So far, we’ve had a great response to our 60-Second Survey on privatization! However, our geographic representation is a bit skewed. Nearly three-fourths of our respondents come from just 9 states–those that are colored in the map above. In contrast, the remaining states–those in white–are each represented by less than 2% of the survey respondents. Do you live in a white state or another country? If so, we need your help! Please take a minute to complete the survey so that the results will more accurately represent the opinions of library staff across the United States as well as internationally (as of now, 2.5% of our respondents are international).

Edited to add: Thank you for your interest! The survey is now closed. Preliminary results will be posted to the blog in December.

~Linda

New 60-Second Survey: Privatization of Public Libraries

Recently, the New York Times published an article about the privatization of public libraries. This article described the trend in some communities to turn over the management of public libraries to private organizations. In response to this article, library staff engaged in spirited online discussions about whether libraries should be privatized. Taking notice of these discussions, Library Research Service at the Colorado State Library has launched a new 60-Second Survey to get your opinions about privatization. Do you think privatization is a good option for libraries? How would it impact library collections, services, staff, and patrons? You tell us.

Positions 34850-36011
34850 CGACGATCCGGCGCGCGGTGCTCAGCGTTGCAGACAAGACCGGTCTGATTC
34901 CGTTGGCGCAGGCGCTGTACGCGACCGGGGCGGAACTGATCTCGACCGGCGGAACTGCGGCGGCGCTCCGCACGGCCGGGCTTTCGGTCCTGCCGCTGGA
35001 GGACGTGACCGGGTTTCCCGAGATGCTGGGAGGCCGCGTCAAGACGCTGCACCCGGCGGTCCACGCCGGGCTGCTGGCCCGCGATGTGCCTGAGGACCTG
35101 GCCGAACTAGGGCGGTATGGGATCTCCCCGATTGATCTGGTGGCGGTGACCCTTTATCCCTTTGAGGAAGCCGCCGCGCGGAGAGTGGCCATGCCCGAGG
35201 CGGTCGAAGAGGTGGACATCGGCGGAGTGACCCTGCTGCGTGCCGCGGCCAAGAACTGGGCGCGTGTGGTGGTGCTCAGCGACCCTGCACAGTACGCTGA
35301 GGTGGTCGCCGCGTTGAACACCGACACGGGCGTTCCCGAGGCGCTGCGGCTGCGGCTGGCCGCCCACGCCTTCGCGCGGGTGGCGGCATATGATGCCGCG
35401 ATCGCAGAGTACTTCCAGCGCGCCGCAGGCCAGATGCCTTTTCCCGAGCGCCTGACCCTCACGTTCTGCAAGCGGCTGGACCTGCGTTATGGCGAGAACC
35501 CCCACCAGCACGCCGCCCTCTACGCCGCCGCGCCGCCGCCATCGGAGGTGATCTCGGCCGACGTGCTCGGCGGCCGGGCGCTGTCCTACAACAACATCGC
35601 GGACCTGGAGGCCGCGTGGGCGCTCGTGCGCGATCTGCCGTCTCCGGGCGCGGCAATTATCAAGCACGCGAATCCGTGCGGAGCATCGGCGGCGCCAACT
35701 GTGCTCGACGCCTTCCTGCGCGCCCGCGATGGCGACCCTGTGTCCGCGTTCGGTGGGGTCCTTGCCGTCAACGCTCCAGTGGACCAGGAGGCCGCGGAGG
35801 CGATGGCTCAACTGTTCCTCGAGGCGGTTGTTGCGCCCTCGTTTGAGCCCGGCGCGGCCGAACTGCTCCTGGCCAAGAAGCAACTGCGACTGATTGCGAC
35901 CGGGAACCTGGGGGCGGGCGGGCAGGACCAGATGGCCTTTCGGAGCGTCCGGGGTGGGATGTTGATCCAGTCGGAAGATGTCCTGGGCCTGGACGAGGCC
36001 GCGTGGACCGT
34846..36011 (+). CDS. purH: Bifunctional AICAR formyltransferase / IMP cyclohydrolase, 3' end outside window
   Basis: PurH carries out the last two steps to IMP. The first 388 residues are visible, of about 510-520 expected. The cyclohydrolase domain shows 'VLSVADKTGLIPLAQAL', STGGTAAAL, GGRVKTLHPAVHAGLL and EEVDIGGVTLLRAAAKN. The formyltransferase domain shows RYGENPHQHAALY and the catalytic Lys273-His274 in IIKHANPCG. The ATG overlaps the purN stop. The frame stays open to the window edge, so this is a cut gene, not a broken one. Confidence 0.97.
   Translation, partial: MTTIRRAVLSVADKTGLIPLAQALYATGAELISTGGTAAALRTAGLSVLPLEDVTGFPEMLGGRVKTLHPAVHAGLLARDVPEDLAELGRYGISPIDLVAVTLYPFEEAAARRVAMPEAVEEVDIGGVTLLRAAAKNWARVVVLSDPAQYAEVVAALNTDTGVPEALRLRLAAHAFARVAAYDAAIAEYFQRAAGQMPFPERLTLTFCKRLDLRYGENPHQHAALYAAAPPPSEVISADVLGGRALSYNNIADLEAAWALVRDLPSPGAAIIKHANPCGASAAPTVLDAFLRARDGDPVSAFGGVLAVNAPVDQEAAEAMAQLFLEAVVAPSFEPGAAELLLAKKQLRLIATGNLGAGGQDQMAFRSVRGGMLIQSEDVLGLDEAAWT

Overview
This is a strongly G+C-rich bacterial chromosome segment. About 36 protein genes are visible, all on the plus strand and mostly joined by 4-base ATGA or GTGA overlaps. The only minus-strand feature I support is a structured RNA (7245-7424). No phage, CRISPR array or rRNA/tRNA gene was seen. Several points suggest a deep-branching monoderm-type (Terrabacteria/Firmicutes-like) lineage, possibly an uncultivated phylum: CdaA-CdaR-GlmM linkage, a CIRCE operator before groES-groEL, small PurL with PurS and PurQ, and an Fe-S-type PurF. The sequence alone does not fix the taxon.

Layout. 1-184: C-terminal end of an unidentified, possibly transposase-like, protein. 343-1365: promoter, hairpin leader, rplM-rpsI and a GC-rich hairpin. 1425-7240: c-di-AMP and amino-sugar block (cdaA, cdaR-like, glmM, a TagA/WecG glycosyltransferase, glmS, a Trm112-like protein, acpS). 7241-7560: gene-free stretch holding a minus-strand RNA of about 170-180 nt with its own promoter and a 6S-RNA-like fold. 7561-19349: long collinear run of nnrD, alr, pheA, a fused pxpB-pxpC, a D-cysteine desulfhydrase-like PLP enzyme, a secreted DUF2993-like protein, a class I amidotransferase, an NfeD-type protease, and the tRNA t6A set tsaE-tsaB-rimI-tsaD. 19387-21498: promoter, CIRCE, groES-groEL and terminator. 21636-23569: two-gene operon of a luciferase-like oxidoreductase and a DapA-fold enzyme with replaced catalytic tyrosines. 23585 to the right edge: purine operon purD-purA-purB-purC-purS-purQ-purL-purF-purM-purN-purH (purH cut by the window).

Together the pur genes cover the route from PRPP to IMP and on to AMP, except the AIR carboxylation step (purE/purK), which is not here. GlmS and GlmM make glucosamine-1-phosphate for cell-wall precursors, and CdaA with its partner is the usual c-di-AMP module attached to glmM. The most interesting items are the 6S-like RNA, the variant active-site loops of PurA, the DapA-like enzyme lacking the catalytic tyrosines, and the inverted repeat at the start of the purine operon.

Edited to add: Thank you for your interest! The survey is now closed. Preliminary results will be posted to the blog in December.

~Linda

The Future of the Book 60-Second Survey Results

Last winter, LRS posted a 60-Second Survey on “The Future of the Book.” More than 1,300 people responded, with nearly 950 leaving additional comments about their thoughts on the topic.  With all that information, we were able to write two Fast Facts providing analysis of both the results and the comments.

The comments proved to be one of the most interesting aspects of the survey, revealing passionate and philosophical thoughts on the future of paper and electronic books. Six common themes emerged as influences on future format choices: the existence of multiple formats, technological advantages, emotional/aesthetic appeal of paper books, content, cost, and change over time/generation. The first Fast Facts addresses results and comments related to cost and technological advantages of paper versus electronic formats, while the second report discusses the remaining comment categories and how they related to the type of library in which survey respondents worked and whether they owned an e-reader.

~ Jamie H.

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LRS is part of the Colorado State Library, a unit of the Colorado Department of Education. We design and conduct library research for library and education professionals, public officials, and the media to inform practices and assessment needs. We partner with the Library and Information Science program at University of Denver's Morgridge College of Education to provide research fellowships to current MLIS students.